Modern Esquire said...

My apologies to Matt, who does normally show some intellect in his posting. You're right, Mark, I should have recognized the partisan foam-mouthing idotic ramblings as being your signature posting.

Thank you for not responding to any of the issues actually raised in this post. LIke how you pushing Boehner's complete B.S. justification for opposing doing the one thing that will actually work in getting these bonuses recoup.

Who I am and what I do for a living is known, but irrelevant.

Republicans, back when they were not only politically relevant, but in power, routinely voted on bills that didn't have a chance for them to read beforehand. That's how Ney made his money getting earmarks snuck in without much notice. I guarantee that John Boehner votes all the time without reading a bill.

But thanks for visiting!

Modern Esquire said...

They didn't opposing the bill because they didn't have a chance to read it; they opposed it because they didn't want to deny Obama a bipartisan victory. That's not a matter of opinion, it's admitted political strategy by the Congressional Republicans.

Drop the Freeper nonsense.

Jeff Lehner said...


No doubt some Republicans are playing games with the AIG bonus issue. Welcome to politics. It's a stupid, juvenile business full of hypocrites who make better talkers than "do"-ers.

But at the end of the day, Democrats wrote the bill and Obama signed it. Ultimately, the buck stops with them here. They asked for the burdens of leadership and they got it. So we should hold them accountable. No?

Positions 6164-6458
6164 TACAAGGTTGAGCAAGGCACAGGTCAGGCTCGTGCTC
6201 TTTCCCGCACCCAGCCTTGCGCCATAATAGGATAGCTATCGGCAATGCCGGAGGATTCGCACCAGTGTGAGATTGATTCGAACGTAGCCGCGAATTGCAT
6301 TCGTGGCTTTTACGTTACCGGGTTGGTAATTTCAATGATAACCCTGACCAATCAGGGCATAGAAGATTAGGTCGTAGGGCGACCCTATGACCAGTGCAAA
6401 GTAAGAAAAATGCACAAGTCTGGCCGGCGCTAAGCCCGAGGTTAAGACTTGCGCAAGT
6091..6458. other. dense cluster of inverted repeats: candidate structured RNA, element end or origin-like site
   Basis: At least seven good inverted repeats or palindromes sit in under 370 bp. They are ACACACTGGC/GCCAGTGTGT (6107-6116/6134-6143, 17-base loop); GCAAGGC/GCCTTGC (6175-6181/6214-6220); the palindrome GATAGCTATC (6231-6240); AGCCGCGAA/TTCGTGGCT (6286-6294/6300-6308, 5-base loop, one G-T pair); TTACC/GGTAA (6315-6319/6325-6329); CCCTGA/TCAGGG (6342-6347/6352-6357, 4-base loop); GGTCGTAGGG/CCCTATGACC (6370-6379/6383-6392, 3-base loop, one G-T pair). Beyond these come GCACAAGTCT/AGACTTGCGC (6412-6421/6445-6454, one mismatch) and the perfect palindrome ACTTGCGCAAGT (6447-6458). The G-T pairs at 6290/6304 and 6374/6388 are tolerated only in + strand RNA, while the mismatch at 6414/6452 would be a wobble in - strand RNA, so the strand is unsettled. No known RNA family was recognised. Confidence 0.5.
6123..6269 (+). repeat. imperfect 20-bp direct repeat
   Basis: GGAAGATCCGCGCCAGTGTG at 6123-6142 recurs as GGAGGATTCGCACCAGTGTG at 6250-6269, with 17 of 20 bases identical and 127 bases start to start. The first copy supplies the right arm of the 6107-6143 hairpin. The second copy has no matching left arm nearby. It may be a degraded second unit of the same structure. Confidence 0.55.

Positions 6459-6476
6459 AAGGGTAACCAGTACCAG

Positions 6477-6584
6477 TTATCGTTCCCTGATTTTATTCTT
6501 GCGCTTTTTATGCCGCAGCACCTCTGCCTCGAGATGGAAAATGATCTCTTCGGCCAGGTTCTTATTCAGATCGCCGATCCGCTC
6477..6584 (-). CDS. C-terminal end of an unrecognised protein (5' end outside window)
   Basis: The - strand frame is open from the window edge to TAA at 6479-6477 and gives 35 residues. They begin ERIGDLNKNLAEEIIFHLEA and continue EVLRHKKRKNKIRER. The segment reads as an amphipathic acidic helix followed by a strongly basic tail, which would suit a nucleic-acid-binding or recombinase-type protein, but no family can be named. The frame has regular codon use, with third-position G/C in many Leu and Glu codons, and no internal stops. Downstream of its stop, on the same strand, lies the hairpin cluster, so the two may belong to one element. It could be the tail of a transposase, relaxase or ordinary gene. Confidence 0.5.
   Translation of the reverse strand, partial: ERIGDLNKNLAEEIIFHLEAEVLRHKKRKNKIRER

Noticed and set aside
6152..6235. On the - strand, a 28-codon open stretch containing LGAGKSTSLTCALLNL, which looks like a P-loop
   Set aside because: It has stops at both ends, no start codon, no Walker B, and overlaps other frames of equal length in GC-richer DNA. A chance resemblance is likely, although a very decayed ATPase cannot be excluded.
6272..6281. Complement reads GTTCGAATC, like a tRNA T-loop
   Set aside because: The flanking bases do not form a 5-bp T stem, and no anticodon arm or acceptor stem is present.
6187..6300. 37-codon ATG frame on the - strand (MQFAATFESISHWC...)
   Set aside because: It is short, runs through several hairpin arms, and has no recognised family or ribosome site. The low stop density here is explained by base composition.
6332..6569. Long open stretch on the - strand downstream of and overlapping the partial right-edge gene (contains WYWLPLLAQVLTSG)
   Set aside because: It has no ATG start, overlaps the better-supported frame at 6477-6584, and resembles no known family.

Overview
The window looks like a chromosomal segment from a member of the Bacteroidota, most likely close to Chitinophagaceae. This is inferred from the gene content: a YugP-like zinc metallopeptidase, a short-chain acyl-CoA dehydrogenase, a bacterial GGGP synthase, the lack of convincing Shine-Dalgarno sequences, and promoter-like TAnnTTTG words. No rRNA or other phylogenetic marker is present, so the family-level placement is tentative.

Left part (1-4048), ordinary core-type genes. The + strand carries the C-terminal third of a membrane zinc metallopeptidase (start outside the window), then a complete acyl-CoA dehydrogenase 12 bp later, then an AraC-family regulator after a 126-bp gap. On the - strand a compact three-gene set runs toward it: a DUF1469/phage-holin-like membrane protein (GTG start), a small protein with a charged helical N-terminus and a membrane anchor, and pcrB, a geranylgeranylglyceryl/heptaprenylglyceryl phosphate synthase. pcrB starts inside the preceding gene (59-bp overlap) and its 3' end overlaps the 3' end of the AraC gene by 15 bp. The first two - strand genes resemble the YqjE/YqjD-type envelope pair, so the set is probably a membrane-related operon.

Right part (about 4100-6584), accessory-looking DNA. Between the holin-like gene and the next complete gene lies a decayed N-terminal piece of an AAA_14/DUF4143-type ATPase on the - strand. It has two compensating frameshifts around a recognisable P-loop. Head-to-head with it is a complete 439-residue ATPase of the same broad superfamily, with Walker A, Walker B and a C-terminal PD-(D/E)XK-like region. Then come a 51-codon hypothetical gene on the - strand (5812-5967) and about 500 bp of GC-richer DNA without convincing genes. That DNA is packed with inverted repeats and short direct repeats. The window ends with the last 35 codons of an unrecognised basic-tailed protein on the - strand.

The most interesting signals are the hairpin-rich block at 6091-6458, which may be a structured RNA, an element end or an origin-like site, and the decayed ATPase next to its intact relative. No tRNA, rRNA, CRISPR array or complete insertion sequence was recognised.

Anonymous said...

You seem to have lost your perspective.
Whether or not the Republicans behaved properly should not be what you're worried about. Whether or not the law would be constitutional is.
When something is simply wrong, "the other man isn't any better" isn't a mature, helpful, or acceptable response.

Modern Esquire said...

The title of the post is that Democrat's bill is likely constitutional, Republican bill likely wasn't. So right off the bat, I addressed the issue of constitutionality. I don't get what you're complaining about.

The second point of the post is that the Republicans are being disingenious in claiming that they opposed the bill over "constutional" concerns because there's absolutely nothing about the Republican alternative to justify a person saying it was constitutional, but the Democratic bill that passed was not.

This isn't a case of me saying "the other man isn't any better." This is a case of saying "The Republicans are falsely claiming that the Democratic bill is unconstitutional, when in reality it is constitutional while at the same time supporting a bill as an "alternative" that clearly would have been declared unconstitutional.

It's also important to point out that the Republicans' claim that their alternative would recapture that money sooner was patently untrue.

Perhaps you don't think these things are important. But others do.